Why new Met Max Scherzer’s eyes are two different colors



All eyes are on Max Scherzer.

On Monday, The Post confirmed the star pitcher and the Mets agreed to a three-year, $130 million deal, but there is more to Scherzer than meets the eye.

And, speaking of eyes, the right-hander’s are two different colors. His left eye is brown and his right is blue.

The 37-year-old ace has a condition called Heterochromia Iridis, which causes color difference to the iris (the colored part of the eye).

Scherzer has had the condition since a young age, and is proud of his distinct look. It is featured on his MLB bobbleheads and an image of him that used to appear on the scoreboard at Nationals park to celebrate his strikeouts.

Max Scherzer
New Met Max Scherzer has a green and a brown eye because of a condition called Heterochromia Iridis.

“I’ve always celebrated it. Whether you like it or not, that’s who I am,” Scherzer said, via NBC Sports. “I got one blue and one brown, there’s nothing I can do about it.”

The Mets right-hander, growing up,, would draw pictures of animals that had the same type of eyes as him. He also adopted dogs with Heterochromia Iridis.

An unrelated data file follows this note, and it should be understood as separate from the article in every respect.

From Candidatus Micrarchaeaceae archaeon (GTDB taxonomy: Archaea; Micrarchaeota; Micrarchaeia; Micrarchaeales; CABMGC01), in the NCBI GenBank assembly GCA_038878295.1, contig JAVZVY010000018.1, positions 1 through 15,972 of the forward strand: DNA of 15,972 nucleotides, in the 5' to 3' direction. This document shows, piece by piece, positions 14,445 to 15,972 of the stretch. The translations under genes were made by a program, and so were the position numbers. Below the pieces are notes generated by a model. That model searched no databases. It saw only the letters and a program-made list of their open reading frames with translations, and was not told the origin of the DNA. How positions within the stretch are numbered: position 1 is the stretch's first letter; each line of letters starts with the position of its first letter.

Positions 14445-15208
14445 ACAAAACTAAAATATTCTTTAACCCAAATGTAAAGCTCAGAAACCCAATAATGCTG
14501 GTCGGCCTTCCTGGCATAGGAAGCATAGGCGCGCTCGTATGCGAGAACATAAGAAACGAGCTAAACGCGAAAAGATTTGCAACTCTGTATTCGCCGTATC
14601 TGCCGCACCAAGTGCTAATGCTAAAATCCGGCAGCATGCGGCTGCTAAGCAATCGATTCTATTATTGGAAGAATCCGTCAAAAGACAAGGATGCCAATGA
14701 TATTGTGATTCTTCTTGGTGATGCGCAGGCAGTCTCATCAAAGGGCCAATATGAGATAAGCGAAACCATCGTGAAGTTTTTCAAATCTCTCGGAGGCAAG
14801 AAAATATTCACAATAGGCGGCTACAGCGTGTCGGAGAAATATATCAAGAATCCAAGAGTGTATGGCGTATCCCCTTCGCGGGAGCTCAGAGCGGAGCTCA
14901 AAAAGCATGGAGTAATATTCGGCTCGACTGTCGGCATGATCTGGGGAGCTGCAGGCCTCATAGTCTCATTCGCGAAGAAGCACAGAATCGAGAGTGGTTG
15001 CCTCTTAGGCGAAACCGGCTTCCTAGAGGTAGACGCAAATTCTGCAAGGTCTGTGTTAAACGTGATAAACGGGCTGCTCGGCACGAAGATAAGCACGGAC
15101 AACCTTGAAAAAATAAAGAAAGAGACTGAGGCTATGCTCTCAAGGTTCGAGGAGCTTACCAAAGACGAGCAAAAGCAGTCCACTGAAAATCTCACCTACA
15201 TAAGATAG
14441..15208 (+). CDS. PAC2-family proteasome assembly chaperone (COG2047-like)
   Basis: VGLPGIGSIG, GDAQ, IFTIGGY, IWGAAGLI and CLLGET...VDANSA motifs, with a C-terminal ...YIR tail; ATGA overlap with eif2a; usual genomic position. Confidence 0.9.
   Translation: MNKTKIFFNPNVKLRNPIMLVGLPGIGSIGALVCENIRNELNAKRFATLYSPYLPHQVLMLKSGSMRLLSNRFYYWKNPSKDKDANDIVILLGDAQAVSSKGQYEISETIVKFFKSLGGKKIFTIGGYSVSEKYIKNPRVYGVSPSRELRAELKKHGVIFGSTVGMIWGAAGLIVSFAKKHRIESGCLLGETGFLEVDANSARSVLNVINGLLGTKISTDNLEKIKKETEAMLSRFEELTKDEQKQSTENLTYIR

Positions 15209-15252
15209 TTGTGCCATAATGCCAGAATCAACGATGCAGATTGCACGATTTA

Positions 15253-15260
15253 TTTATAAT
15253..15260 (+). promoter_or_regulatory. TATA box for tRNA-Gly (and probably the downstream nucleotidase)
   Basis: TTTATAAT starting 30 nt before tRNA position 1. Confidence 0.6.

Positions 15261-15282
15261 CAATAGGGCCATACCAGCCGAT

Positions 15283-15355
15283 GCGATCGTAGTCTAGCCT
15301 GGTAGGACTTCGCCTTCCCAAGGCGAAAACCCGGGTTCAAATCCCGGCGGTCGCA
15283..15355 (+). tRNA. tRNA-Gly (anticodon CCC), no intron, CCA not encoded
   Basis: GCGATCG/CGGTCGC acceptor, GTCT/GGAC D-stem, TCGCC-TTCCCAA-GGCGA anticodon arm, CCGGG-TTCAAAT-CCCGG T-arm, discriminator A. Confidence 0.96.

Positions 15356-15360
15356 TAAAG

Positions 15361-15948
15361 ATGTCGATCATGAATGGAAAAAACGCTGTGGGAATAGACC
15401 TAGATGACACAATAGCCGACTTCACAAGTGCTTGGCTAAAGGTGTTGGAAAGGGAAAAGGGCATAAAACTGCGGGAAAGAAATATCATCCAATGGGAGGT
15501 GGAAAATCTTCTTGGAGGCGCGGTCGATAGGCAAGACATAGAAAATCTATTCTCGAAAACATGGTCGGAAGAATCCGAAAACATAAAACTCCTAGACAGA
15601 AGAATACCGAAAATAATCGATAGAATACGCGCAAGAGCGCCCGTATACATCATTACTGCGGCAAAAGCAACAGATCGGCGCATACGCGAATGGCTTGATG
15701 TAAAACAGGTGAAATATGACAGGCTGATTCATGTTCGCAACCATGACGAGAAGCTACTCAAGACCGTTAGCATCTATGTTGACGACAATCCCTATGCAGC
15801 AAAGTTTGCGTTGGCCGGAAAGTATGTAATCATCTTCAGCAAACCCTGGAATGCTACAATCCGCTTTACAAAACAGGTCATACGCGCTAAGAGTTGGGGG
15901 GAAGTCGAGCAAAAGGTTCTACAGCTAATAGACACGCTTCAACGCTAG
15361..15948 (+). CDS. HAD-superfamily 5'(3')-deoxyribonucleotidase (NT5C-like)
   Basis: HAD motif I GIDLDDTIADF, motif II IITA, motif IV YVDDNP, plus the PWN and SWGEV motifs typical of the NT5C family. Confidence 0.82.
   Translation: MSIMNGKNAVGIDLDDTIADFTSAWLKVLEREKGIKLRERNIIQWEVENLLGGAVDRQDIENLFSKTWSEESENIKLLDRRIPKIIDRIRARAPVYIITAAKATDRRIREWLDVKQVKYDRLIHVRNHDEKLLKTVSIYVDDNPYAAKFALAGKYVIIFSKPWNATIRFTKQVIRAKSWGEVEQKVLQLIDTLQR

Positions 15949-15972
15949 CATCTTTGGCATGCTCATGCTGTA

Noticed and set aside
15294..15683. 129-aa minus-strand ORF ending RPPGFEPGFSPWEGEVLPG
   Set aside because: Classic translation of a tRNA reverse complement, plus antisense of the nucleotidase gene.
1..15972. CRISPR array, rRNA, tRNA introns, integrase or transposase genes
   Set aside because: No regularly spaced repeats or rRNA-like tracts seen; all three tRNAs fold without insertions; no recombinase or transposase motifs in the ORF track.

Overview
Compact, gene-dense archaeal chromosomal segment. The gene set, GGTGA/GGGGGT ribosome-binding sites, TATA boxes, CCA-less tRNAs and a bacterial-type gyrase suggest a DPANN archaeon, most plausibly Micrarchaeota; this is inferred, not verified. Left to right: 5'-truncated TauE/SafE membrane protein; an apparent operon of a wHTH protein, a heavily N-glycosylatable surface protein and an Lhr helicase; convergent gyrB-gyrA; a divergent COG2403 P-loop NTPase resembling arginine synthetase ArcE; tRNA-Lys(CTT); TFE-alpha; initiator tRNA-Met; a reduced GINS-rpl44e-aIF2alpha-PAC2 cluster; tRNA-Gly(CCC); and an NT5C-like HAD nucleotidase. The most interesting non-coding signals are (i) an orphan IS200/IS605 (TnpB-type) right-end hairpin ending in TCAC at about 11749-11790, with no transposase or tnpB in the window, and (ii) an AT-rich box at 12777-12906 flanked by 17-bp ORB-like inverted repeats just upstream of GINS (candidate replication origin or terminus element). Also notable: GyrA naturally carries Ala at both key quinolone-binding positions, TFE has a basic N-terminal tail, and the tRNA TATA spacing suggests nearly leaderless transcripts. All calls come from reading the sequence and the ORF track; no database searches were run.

Scherzer is one of many stars that live with the condition, including actresses Kate Bosworth, Mila Kunis, and Jane Seymour, and actor Christopher Walken.

In 2012, Scherzer sported custom heterochromic goggles for the celebration after the Tigers won the American League pennant. The eyewear included two different color lenses, and was a gift from his girlfriend at the time, Erica May.

Scherzer rocked the goggles again in 2013, when Detroit clinched the division with a victory over the Twins.

He went 15-4 with a 2.46 ERA this season between the Nationals and Dodgers, before landing in New York. He was in consideration for this year’s NL Cy Young Award, which he’s won three times, but lost to the Brewers’ Corbin Burnes.

Scherzer’s new contract with the Mets features a record $43.33 million average annual salary and an opt out after the second year, along with a full no-trade clause.


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